826.    ---------------.  [EMMETT, P. H., AND BRUNAUER, S.]   Use of Adsorption Isotherms for Measuring the Surface Areas of Catalysts and Other Finely Divided Materials.  Trans. Electrochem. Soc., vol. 71, 1937, 12 pp. (preprint); Chem. Abs., vol. 31, 1937, p. 3371.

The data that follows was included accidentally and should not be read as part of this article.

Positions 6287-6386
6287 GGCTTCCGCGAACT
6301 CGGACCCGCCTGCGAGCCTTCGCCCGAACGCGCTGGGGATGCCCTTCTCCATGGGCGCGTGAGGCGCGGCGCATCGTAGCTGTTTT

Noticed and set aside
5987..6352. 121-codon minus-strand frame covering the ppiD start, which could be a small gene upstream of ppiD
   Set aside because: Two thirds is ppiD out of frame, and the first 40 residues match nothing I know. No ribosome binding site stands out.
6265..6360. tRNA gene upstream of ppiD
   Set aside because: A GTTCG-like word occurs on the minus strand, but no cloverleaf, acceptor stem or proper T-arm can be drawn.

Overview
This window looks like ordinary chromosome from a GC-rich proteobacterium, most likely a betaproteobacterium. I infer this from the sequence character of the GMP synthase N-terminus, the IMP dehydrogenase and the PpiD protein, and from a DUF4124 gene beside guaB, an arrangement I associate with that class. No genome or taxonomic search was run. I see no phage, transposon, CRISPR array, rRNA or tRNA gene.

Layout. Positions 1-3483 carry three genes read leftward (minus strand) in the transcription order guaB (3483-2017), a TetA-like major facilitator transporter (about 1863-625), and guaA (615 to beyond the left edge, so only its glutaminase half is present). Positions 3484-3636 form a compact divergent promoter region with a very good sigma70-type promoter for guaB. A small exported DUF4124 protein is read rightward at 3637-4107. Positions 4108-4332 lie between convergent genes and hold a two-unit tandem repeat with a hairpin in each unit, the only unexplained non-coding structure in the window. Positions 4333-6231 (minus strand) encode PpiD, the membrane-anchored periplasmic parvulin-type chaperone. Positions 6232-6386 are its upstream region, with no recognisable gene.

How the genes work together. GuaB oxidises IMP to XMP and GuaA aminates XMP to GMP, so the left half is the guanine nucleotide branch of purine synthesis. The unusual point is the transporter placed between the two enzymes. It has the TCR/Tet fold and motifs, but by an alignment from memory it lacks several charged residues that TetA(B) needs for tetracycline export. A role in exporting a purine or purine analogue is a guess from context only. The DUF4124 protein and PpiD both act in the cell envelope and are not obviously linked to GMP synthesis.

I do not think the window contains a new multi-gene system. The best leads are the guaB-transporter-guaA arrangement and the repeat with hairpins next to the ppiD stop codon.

Describes method for measuring the surface areas of catalysts, and of other finely divided substances, by using low-temperature adsorption isotherms of gases such as N2, A, CO, O2, and CO2.  Representative isotherms for 2 promoted Fe-synthetic-NH3 catalysts, pumice, Ni on pumice, and NiO on pumice are presented.  In the case of the Fe catalyst, it is shown that if the beginning of  the linear portion of the isotherms is interpreted as the point of completion of a unimolecular layer, surface areas can be calculated that are approximately the same for all gases tried.  Furthermore, the surface areas so calculated are large enough to accommodate the observed chemisorption of CO at 183 and the largest irreversible adsorption of H observed at 78-100.  Only in the case of O at 183 is the volume taken up irreversibly by the catalyst several fold greater than a monomolecular layer.  Presumably O reacts chemically with the outer layers of Fe atoms even at 183.  The method has so far been applied with apparent success to the catalysts and catalyst supports mentioned above and in addition, to 4 other synthetic NH3 catalysts, 2 Cu catalysts, glaucosil, 2 soils and 2 soil colloids, samples of dry powdered bacteria, Cr oxide gel, and Cr oxide gel that had been glowed at 400.